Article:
Supreme Court of Guam
Kotten Mås Takheló Guåhan

Testimony Delivered By
The Honorable Peter C. Siguenza
Chief Justice of Guam
Before the Committee on Resources
U.S. House of Representatives
on "The Judicial Empowerment Act"

Wednesday, October 29, 1997
Washington, D.C.

Good morning Chairman Don Young, Congressman Robert Underwood and other distinguished members of the House Committee on Resources. Thank you for allowing me to have the opportunity to speak. It is indeed an honor.

I am here today as the Chief Justice of Guam. My rotating term expires in about a year and a half from now -- at which time we justices will elect a new chief. And so -- in my first and final appearance before you -- I want to stress the importance of the critical matter which is before us today.

In simple terms, H.R. 2370 would place the judiciary of Guam on an equal footing with its two coordinate branches of government. As you will note, the inherent powers of both the executive and legislative branches are clearly delineated within the Organic Act. Only the structure of the judiciary lacks this kind of clarity.

Ironically, the original local legislation which created the Supreme Court distinctly outlined the court's authority -- clearly placing administrative and appellate jurisdiction with the court.

In this sense, H.R. 2370 undeniably reflects the will of the people. Virtually every provision within the Judicial Empowerment Act before you today mirrors the 10-year drafting process which culminated in the passage of the Bill in 1992.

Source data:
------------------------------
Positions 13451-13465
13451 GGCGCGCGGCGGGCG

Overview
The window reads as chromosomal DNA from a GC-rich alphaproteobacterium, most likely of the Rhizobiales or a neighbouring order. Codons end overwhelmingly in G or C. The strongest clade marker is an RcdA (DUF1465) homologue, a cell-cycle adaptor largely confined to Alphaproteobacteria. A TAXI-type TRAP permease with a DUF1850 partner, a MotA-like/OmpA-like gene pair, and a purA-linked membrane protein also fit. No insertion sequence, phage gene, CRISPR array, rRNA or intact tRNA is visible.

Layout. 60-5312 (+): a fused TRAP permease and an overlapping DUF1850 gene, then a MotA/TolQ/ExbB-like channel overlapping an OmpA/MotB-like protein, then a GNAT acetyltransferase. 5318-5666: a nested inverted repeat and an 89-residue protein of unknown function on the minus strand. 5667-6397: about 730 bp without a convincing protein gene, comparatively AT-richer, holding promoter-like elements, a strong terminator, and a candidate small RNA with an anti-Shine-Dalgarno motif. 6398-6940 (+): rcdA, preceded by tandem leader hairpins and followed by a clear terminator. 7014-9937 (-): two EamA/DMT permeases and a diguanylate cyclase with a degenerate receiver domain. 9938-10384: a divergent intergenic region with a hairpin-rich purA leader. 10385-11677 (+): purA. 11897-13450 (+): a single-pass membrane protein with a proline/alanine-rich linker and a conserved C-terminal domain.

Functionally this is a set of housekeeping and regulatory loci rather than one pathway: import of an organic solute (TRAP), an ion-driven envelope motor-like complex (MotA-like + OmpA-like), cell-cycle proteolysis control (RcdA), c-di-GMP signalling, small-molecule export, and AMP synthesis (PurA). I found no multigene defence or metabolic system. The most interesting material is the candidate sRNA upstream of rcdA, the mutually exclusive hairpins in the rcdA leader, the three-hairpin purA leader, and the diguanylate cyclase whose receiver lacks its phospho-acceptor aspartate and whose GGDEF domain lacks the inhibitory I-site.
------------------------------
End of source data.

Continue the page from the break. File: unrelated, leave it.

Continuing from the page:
It is significant to point out that no effort was made to alter the Bill for the next three years. The legislation sat intact and untouched for nearly four years -- that is, up until the seating of the court in April of 1996.

At that time, on the eve of the confirmation hearings of the justices -- efforts were undertaken to alter the legislation and curtail the authority of the court. In effect, what had taken a decade to build was summarily undone within three months.

In fact, since the court's inception -- there have been no fewer than four legislative attempts to undermine the court's administrative authority and -- even as recently as last month -- a successful legislative bid to limit this court's legal jurisdiction.

Let me briefly share with you the chronology of this court:

1973 -      Guam Public Law 12-85 is enacted, envisioning a judiciary with a local Supreme Court at the helm.

1974 -      The first Supreme Court of Guam is established.

1977 -      The U.S. Supreme Court strikes down Guam's Supreme Court.

1977 -      That same year, Guam convenes a Constitutional Convention. The foundation is laid to establish a
                 Supreme Court as the judicial and administrative head of the Judiciary. This draft Constitution is
                submitted and approved by the U.S. Congress.

1984 -      The Omnibus Territories Act amends the Organic Act to allow for the creation of a Supreme Court.

1993-      The Frank G. Lujan Memorial Court Reorganization Act is signed into law after its 1992 passage in the
                21st Legislature. The Bill is patterned after the 1973 local legislation, 1977 draft constitution and
                provisions from various state constitutions.

                The legislation calls for a Supreme Court of Guam which will "handle all those matters customarily